The larger group of UN organizations and other partners mandated by the CEB in 2012 to prepare the Recommendations and Outcomes paper on migration for the HLD reflects the ever-widening interconnectedness between migration and other fields of public policy – a crucial fact for the post-2015 development agenda discourse.

The agencies contributing to this volume cover almost all angles of migration and development, including: human rights, employment, education, health, social protection, agriculture and food security, climate, environment, security, family, children,  gender,  remittances and  humanitarian  action,  among  others.  They  also bring some new perspectives on migration and development in facing such pressing contemporary challenges as environmental degradation and climate change, rescue on the high seas, protection of intellectual property, South–South migration, internal migration and urbanization.

To cite just a few examples of the innovative initiatives by and among the agencies described in the ensuing chapters:

(a) a global framework for climate services or a global platform on disaster risk reduction can serve the needs of migration and development policymakers, those assisting displaced and vulnerable persons on the ground, and migrants themselves;

(b) a Migration Crisis Operational Framework supports State efforts to better monitor and respond to migration patterns that occur in connection with humanitarian crises;

(c) a Postal Payment Services Agreement may hold postal service providers to standards and guidelines on international money orders and lower remittance costs for migrants and diaspora;

(d) a global system for ePassport validation (that is, through the International Civil Aviation Organization [ICAO] Public Key Directory), together with a more equitable system for issuing entry visas, can facilitate border crossing, lower the cost of mobility and reduce protection risks for migrants;

(e) a global agreement on intellectual property and patent policies may help foster international mobility of skills beneficial to both developing and developed countries; and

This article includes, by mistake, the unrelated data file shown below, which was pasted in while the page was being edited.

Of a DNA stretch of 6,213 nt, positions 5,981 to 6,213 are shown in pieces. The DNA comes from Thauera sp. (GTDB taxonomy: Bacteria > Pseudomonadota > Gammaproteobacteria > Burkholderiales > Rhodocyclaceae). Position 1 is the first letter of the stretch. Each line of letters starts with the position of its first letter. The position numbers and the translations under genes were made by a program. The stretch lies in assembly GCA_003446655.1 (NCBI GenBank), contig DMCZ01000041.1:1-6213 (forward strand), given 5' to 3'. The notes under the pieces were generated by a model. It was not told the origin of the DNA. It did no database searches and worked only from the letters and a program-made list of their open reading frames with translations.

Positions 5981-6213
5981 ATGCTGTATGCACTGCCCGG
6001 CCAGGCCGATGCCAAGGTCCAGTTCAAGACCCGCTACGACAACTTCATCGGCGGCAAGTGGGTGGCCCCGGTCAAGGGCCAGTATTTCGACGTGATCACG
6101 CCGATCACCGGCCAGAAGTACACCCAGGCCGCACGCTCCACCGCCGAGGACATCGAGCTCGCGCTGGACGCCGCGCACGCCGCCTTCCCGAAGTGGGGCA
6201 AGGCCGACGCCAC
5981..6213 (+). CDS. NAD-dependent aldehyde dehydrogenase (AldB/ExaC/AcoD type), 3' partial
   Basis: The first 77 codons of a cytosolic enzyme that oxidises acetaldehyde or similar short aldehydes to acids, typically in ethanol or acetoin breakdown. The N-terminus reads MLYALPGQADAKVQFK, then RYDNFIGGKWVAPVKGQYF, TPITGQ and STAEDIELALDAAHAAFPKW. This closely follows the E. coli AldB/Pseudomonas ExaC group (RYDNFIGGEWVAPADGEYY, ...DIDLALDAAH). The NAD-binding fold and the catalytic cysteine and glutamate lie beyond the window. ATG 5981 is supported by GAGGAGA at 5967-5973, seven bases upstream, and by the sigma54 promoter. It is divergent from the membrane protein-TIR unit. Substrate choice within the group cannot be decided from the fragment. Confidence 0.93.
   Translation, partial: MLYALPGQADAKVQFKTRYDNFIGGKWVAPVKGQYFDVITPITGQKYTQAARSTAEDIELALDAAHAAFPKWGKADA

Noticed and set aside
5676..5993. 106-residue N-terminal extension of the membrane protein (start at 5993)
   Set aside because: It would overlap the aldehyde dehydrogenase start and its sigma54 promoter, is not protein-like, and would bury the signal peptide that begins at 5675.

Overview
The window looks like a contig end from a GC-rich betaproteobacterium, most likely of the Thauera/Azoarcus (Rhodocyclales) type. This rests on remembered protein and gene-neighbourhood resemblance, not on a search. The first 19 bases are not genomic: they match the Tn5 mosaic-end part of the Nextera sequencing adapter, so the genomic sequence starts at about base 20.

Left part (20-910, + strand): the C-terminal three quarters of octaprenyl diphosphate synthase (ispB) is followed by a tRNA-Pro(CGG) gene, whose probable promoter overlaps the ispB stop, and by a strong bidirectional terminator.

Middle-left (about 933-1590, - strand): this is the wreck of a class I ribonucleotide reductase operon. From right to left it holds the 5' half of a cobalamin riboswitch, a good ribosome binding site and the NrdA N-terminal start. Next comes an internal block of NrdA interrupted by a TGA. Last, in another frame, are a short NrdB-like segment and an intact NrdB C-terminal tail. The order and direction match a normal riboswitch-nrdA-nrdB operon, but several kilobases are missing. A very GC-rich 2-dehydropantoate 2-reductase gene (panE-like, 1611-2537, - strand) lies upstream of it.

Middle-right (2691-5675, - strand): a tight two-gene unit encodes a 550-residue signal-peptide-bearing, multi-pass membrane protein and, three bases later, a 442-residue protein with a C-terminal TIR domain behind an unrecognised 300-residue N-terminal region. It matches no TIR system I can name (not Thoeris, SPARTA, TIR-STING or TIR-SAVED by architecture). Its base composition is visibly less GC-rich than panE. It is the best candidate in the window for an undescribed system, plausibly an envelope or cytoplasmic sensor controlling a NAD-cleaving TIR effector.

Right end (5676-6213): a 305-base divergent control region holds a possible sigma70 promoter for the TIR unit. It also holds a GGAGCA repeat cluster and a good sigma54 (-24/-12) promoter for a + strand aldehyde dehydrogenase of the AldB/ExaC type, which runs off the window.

(f) an operational framework for equitable access to migrant-sensitive health services might help migrants attain their human development potential and reduce the health costs of migration for migrants and societies.

Underpinning all such policy and partnership initiatives are the combined efforts of many of the HLCP–GMG agencies, most of them GMG members, to enhance data collection, research tools and knowledge bases. Recent and new initiatives include, for example, the African, Caribbean and Pacific (ACP) Observatory on Migration, the MigrantInfo database on migrant children and adolescents, and the Global Knowledge Partnership on Migration and Development. The EC–UN supported JMDI Programme, which  engages  five  UN  agencies,  IOM  and  UN  Country  Teams  in  local  projects with governments and civil society across many countries, demonstrates how the international system can deliver “as one” to provide practical, evidence-based policy recommendations on migration and development. At the regional level, the Situation Report on International Migration in South and South-west Asia, prepared jointly in 2012 by IOM and a large number of UN, non-UN and regional agencies, offers a useful reference text on migration dynamics across 10 countries in Asia. All of these examples and more are showcased in the ensuing chapters.

The growing number of joint actions within the international system illustrates the wide range of competencies required, which in reality are already being applied by many of the international agencies and their partners, to deal comprehensively with migration (and development). The preparations being undertaken by the CEB for the 2013 HLD have garnered the knowledge and inputs of one of the largest groups of international expert agencies around core challenges of migration and, in the process, offered some important insights into how the international system is beginning to cohere on this issue.